It is early morning in the second week of April.
I have come out to take some photographs, but I have less than an hour to spend this morning.
There is no sunrise, just a dull morning with no real light.
I am heading to my local woodland area as it’s the shortest distance to travel.
I want to make the most of the short time I have today, so I have a plan.
I'm going to shoot woodland ‘characters’ and name them.
The Horse's Head
Gathering of Friends
My inspiration for this shoot was a video from Jamie Overland
I often find that I need a plan for my early morning shoots.
If I had hours to spare, I could spend time wandering, observing, looking out for great compositions.
I can often do this later in the day but in the mornings my time can sometimes be limited, and these are the occasions on which I need a definite plan.
Planning to make the most of a limited-time shoot can be difficult.
There is the issue of which lens or lenses to take to minimise the amount of time you spend changing lenses yet ensure you have what you need.
You must plan your location so that you don’t spend a lot of time driving to get there or walking a long distance when you arrive.
You need to plan what you will shoot as not knowing what you want to shoot will result in wasting time looking for a composition or frustration when a good subject proves elusive.
I find that when I stick to the mantra Keep It Simple I have more chance of making the most of a short photography shoot.
Sticking to one aspect of photography rather than trying to do too much helps ensure that I make the best use of limited time.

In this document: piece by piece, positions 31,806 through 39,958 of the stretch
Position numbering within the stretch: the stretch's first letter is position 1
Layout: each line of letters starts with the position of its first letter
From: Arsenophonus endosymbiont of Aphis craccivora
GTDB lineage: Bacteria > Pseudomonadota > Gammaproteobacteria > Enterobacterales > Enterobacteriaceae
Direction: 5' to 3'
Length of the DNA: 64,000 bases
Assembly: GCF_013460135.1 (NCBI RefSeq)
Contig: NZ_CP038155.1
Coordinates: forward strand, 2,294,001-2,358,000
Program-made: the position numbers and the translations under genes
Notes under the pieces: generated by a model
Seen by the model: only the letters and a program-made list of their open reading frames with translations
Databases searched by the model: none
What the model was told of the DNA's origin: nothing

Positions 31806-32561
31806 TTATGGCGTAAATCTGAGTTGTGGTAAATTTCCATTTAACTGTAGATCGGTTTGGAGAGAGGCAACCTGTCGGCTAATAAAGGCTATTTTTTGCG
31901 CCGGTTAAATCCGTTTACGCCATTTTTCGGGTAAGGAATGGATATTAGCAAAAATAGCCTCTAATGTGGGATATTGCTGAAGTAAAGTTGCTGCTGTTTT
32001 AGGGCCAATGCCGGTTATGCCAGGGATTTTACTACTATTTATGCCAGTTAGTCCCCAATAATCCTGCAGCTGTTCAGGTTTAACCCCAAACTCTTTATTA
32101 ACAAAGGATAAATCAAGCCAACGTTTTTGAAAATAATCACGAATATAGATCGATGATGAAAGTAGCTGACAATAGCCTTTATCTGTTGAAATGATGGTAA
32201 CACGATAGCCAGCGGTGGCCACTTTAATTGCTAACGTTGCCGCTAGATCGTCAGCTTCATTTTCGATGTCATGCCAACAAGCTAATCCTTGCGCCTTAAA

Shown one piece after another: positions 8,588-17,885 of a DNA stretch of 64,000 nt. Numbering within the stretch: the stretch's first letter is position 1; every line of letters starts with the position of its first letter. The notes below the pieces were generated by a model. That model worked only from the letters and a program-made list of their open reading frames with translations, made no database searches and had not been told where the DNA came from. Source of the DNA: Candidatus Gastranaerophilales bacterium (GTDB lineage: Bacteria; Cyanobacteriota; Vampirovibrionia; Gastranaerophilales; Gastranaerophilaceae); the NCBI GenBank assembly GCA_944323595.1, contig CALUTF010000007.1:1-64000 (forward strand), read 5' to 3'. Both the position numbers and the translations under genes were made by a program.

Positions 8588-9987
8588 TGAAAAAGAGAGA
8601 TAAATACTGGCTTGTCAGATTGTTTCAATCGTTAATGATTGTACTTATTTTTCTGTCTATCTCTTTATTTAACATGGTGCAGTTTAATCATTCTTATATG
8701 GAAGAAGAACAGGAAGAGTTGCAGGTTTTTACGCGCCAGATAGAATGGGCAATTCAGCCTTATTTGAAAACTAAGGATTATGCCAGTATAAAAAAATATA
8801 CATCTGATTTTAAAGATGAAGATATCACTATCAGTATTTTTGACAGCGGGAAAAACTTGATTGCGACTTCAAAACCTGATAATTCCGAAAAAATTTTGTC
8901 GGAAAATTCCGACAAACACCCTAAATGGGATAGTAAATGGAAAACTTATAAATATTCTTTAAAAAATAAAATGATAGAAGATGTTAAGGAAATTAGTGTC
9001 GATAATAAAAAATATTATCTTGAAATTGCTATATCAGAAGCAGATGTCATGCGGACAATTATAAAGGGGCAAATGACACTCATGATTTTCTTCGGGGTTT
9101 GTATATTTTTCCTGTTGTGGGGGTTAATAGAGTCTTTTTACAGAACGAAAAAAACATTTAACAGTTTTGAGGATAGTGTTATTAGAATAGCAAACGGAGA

As well as planning to shoot some woodland characters, my other recent outings included a morning of intentional camera movement (ICM) photography in the woodland and a morning when I concentrated on finding a minimalist composition.
A simple or minimalist style of photography is not easy to achieve in a woodland setting but one morning I spent some time looking for a scene that might produce a minimalist image.
I didn't quite find the right composition for minimalist photography, but I did find this scene where I could capture a more simple image than I usually find in my woodland.
Another suggestion which I found in this video from Chris Sale is to stop in one place and stand or set your tripod there.
Using the focal lengths marked on the barrel of your lens, take a photograph at each focal length, in landscape format, then take the same images in portrait orientation.
You will have a set of very different images without spending time searching or having to walk too far.
Images from 18mm to 200mm, landscape orientation.
While the images aren't great, the exercise did give me a taste of what is possible to achieve using this approach.
I enjoy experimenting and learning more than returning with just one decent image.
Unless you are a professional photographer you will likely have many demands on your time and many of your chances to get out with your camera will be short outings.
I hope these suggestions will help you to get the best out of the time you do spend with your camera and help you to really enjoy that time.
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